What is a Mortgage Adviser?

Author · Modified on 14 September, 2022

A mortgage adviser, otherwise known as a mortgage broker, is someone who specializes in finding the most suitable mortgage deal for your personal needs.

Typically, as well as being tasked to find the best value mortgage deal for you, a mortgage adviser can increase your chances of securing a mortgage too.

The broker’s commission, which is usually paid by the lender, can vary, but will typically range from 0.5% to 2.75% of the loan principal. It is important to note that federal law caps broker fees at 3% and requires that they not be linked to the interest rate on a loan.


Mortgage Adviser: Facts and Statistics


There are over 23,125 Mortgage Brokers currently employed in the United States, with the market size, measured by revenue, of the mortgage brokers industry estimated at $628 million in 2022.

The market size of the Online Mortgage Brokers industry in the US has grown 7.1% per year on average between 2017 and 2022.

Mortgage rates hovered around 3% throughout 2021, and experts predict that by the end of 2022, despite the rising prices in the housing market, rates aren’t predicted to be higher than 3.5% at the end of 2022.




What is a Mortgage Adviser?


A mortgage broker is essentially an intermediary between a financial institution that offers mortgages.

The mortgage broker will work with both parties to get the individual approved for the loan. They also collect and verify all of the necessary paperwork that the lender needs from the individual in order to complete the home purchase.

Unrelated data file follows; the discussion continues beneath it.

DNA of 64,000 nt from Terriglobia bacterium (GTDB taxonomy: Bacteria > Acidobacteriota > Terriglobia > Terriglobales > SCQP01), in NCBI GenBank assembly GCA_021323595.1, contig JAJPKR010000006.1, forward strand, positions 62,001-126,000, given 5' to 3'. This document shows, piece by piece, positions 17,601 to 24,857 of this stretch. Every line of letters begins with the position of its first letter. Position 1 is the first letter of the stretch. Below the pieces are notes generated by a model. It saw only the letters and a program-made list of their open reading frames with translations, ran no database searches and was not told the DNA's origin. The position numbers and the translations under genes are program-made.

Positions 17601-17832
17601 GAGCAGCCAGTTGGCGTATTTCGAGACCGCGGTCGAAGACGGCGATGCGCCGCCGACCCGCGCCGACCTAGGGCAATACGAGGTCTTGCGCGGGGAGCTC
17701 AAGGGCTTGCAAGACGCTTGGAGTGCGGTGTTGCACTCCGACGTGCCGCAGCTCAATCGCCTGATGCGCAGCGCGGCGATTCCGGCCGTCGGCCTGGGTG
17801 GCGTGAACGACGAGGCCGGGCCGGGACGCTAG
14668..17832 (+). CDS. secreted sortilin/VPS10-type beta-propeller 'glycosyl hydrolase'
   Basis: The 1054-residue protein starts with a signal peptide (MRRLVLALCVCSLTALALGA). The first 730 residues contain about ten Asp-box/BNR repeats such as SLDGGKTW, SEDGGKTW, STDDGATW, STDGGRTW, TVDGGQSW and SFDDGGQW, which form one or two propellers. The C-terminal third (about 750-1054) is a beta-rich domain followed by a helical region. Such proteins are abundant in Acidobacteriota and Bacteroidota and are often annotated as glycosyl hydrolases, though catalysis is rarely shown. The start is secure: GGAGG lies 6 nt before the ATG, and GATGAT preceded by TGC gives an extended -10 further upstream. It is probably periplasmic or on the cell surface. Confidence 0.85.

A mortgage broker typically works with many different lenders and can offer a variety of loan options to the borrower they work with.


What does a Mortgage Broker do?


A mortgage broker aims to complete real estate transactions as a third-party intermediary between a borrower and a lender. The broker will collect information from the individual and go to multiple lenders in order to find the best potential loan for their client.

Finally, the broker serves as the loan officer; they collect the necessary information and work with both parties to get the loan closed.


How much does a Mortgage Broker cost?


A mortgage broker may be compensated through a combination of fees paid from borrowers and commissions that are paid out by the lending institutions who want them to originate loans.

The costs vary greatly but a mortgage broker generally earns between 1% and 3% of the total loan amount.

The total amount paid by the borrower will vary based on the type of loan, what broker is used, and how much the broker is earning in commissions from the lending institution.


What are the Advantages and Disadvantages of Using a Mortgage Adviser?


An estate agent may tell you that it’s compulsory or that you’re more likely to have your offer accepted if you use their mortgage adviser. Whilst this isn’t usually the case, there are certainly some clear benefits to using a mortgage adviser, but it is ultimately up to you to weigh up the pros and cons.